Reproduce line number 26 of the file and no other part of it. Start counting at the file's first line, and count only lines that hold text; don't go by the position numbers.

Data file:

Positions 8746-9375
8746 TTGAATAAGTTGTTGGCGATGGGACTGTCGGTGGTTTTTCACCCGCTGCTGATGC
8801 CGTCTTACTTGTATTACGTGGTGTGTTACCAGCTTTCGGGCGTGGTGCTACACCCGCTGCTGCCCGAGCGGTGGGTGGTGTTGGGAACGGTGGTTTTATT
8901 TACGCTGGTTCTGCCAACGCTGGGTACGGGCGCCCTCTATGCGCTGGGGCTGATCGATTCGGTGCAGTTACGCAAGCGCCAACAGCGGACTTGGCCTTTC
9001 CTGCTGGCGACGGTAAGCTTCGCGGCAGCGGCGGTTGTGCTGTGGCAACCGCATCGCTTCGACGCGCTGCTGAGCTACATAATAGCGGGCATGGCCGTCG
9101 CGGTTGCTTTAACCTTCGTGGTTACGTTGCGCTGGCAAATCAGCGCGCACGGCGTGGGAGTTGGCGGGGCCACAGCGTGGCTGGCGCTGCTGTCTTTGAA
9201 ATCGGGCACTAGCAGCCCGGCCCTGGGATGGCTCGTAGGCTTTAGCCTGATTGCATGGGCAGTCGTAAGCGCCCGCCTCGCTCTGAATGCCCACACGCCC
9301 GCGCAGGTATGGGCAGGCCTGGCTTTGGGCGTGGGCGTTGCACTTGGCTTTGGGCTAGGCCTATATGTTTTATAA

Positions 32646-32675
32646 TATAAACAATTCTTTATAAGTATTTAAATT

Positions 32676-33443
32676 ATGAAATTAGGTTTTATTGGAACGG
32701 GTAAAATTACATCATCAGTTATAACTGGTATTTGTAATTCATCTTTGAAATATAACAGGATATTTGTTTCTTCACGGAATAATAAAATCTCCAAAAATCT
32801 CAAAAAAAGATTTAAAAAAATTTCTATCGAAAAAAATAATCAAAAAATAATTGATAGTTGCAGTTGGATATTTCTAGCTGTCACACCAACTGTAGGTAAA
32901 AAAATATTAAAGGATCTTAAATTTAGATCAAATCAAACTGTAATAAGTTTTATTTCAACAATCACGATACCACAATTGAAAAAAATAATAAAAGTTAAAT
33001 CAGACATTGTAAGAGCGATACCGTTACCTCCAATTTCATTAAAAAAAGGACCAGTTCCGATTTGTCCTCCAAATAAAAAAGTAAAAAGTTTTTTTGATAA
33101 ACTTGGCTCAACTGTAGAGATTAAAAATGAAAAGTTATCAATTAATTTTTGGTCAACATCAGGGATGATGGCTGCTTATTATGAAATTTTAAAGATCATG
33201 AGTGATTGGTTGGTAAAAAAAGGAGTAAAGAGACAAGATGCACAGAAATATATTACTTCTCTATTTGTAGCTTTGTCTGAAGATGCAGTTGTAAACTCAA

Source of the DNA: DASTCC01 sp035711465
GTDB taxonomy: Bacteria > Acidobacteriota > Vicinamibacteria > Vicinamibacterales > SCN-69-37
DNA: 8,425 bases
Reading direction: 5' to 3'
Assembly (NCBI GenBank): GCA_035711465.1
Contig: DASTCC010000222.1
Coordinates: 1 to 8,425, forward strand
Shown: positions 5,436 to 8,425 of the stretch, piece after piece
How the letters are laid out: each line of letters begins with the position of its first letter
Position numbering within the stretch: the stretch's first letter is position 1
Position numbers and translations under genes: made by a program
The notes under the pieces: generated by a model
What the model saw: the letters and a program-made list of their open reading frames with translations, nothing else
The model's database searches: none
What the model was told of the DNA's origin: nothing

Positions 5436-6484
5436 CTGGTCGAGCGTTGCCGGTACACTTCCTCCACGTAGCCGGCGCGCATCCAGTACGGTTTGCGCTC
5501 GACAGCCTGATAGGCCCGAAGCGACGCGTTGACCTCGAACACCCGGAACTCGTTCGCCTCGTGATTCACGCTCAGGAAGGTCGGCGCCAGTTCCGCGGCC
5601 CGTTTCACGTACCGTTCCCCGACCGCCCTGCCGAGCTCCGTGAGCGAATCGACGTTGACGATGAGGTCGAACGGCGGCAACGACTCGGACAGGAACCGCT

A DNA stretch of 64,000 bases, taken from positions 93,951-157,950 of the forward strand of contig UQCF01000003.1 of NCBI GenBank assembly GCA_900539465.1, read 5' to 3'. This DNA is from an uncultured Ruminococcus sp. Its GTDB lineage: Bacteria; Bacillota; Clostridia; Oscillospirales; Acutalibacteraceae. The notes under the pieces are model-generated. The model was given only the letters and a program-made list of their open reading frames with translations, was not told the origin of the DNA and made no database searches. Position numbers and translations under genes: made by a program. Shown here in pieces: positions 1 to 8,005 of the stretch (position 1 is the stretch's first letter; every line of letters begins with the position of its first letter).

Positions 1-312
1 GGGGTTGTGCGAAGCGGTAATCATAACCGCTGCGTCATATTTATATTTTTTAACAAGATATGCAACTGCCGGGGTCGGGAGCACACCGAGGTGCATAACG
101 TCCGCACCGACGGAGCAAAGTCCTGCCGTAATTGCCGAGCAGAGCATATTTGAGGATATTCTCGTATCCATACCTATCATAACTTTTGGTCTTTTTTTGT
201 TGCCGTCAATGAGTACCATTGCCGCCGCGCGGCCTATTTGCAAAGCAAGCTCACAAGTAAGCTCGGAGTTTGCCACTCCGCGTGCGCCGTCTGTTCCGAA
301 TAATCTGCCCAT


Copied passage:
Shown: positions 5,436 to 8,425 of the stretch, piece after piece